SANTIAGO, July 12 (Reuters) – Workers at Chile’s Codelco returned to work on Tuesday after a 24-hour strike that highlighted challenges facing the world’s top copper miner as it struggles to lift stagnant output.
Union leaders said thousands of workers trickled back to their mines in Chile’s desert north and mountainous south-central region after staging a walkout to demand more say in the restructuring of the state copper giant.
“This was a successful stoppage and now it is clear how much we are worth,” said Hernan Garrido, a union leader at El Teniente mine.
“Now the (Codelco) administration must look at us differently because otherwise this is the beginning of more strikes.”
Codelco, which aims to produce about 1.7 million tonnes of copper this year, has said the stoppage — the first in 18 years — was illegal and estimated losses of about 4,900 tonnes.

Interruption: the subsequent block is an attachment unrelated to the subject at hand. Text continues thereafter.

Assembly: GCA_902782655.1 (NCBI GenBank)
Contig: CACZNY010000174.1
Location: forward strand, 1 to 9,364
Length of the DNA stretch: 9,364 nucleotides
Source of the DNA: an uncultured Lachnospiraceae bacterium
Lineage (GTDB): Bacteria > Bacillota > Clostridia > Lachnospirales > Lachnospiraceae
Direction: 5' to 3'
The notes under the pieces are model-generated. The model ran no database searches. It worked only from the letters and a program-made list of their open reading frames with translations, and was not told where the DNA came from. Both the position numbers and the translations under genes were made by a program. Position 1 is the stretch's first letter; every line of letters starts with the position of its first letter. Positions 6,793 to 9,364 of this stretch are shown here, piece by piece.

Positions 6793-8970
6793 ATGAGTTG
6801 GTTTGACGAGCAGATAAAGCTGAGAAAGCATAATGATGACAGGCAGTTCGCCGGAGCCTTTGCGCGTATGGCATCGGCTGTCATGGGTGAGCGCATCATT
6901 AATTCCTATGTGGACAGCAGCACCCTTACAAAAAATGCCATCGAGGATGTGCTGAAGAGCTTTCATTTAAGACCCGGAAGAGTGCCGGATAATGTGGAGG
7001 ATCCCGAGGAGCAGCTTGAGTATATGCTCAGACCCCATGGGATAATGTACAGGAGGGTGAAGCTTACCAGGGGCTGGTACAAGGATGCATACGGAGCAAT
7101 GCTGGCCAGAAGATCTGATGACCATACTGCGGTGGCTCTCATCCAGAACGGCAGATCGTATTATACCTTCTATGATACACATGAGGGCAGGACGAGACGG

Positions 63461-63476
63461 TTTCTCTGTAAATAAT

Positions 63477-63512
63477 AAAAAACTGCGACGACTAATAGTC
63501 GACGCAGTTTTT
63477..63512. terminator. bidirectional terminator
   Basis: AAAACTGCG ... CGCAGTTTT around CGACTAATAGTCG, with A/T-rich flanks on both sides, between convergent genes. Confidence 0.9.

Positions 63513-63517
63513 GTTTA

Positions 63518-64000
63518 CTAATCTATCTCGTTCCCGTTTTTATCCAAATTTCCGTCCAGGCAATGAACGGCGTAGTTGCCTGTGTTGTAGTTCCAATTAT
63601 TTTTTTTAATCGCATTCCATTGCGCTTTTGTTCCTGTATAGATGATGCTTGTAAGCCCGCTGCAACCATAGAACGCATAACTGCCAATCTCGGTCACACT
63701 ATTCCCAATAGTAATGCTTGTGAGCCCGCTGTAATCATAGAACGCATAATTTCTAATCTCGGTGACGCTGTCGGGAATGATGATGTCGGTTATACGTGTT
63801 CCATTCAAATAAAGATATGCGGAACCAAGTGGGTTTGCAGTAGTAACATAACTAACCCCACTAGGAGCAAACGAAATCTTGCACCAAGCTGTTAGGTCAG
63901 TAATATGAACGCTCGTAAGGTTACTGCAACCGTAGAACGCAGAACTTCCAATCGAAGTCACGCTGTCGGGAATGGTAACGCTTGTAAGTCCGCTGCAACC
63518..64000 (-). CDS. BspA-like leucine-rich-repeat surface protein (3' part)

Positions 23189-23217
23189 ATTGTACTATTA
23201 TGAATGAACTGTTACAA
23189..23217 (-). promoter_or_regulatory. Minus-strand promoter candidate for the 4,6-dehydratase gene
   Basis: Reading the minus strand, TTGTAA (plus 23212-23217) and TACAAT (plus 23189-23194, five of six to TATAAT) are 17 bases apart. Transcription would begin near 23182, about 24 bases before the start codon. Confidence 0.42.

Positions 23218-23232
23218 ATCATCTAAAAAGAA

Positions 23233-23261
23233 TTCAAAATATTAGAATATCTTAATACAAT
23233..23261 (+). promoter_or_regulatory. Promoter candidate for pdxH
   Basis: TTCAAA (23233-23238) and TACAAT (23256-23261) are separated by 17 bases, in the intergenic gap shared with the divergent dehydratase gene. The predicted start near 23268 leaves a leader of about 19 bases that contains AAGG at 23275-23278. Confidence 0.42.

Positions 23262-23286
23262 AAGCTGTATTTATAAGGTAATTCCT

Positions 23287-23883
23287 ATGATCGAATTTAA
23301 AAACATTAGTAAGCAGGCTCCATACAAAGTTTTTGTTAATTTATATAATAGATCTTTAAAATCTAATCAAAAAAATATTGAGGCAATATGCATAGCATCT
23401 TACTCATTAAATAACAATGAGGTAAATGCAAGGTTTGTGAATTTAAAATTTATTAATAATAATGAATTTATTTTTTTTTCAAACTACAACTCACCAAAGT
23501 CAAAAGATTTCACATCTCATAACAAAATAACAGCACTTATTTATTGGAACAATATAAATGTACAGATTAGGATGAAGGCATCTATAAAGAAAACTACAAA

Union leaders fear the restructuring of Codelco could lead to benefit cuts, huge layoffs and the sale of world-class deposits that are key to the state’s finances.
The government of President Sebastian Pinera, which has denied any plans to privatize Codelco, has offered to start talks with workers to ease tensions and prevent more disruptions in the linchpin sector.
Pinera, a center-right billionaire, saw his approval rating fall to 31 percent in a poll last week while he grappled with the student protests, the looming Codelco strike and a customer credit scandal at retailer La Polar .
The strike was the latest labor dispute to hit Codelco, which was forced to slash output for several days at El Teniente after violent protests by contractors in June.
Copper prices fell again on Tuesday on concerns over the euro zone debt crisis.